Common Misdiagnosed Symptoms of Autism in Adults

It is a fact that autism spectrum disorder carries on into adulthood. A few doctors know how to recognize and diagnose autistic symptoms in adults and childrens

Below are some of the most common warning signs and the other conditions mistakenly attributed to different disorders.

  • Sometimes people link the difficulty in social interactions to shyness. Lack of social interaction is a hallmark symptom of ASD.
  • To attribute communication problems verbal and non-verbal and difficulty with self-expression as a language-based learning disability.
  • People with autism have narrow food choices. People may attribute this habit to an eating disorder.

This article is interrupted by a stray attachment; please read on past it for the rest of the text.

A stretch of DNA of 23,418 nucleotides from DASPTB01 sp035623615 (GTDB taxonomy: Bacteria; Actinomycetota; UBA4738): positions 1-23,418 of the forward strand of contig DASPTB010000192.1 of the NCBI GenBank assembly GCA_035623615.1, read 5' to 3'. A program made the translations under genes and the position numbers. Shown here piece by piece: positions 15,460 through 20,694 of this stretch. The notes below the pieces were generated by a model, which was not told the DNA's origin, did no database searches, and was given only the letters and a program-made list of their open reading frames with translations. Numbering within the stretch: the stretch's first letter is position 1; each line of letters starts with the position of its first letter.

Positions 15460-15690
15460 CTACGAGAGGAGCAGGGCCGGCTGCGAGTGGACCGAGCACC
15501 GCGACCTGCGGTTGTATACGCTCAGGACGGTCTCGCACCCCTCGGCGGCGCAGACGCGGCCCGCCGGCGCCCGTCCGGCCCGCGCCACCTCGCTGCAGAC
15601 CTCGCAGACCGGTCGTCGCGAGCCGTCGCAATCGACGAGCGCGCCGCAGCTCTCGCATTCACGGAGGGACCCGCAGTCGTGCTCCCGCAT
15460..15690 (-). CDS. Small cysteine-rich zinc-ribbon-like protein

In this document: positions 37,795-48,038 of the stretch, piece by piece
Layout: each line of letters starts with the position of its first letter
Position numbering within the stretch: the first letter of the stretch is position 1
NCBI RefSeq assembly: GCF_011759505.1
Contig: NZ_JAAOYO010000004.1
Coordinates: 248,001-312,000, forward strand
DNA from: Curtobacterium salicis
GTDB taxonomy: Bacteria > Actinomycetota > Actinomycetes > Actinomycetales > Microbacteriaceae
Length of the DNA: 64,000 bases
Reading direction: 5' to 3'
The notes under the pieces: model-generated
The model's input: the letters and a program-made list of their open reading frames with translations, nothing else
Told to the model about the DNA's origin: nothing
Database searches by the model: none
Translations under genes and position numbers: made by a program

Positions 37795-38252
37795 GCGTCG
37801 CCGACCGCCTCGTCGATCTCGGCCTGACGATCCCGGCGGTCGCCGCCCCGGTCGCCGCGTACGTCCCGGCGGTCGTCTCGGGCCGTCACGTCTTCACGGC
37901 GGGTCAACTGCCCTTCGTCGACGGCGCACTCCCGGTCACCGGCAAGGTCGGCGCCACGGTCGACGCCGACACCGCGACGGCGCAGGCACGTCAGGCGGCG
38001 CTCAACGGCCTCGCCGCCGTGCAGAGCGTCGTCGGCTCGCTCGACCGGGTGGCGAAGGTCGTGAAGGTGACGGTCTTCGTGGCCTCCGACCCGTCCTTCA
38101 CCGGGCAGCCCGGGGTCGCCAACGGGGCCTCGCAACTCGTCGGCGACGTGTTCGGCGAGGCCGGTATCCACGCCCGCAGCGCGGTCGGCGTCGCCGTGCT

• The person with ASD faces challenges relating to other people’s feelings and finds it difficult to see things from another person’s perspective. Parents sometimes misconstrue this as a personality disorder.
  • To relate repetitive or ritualistic behaviors to obsessive-compulsive disorder. When a person with ASD acts like this in public, people consider him eccentric and schizophrenic.
  • The struggle to manage emotions, sudden outbursts of anger, or becoming withdrawn when overwhelmed might be seen as neuroticism or a mental illness.
  • To keep socially withdrawn, preferring solitude, and lack of social interactions are considered mood disorders.
  • Hypersensitivity is seen as a processing disorder in people with ASD as a sensory processing disorder.
  • To consider aggressive, tense, or irritable mood during transitions or a change in routine as a generalized anxiety disorder.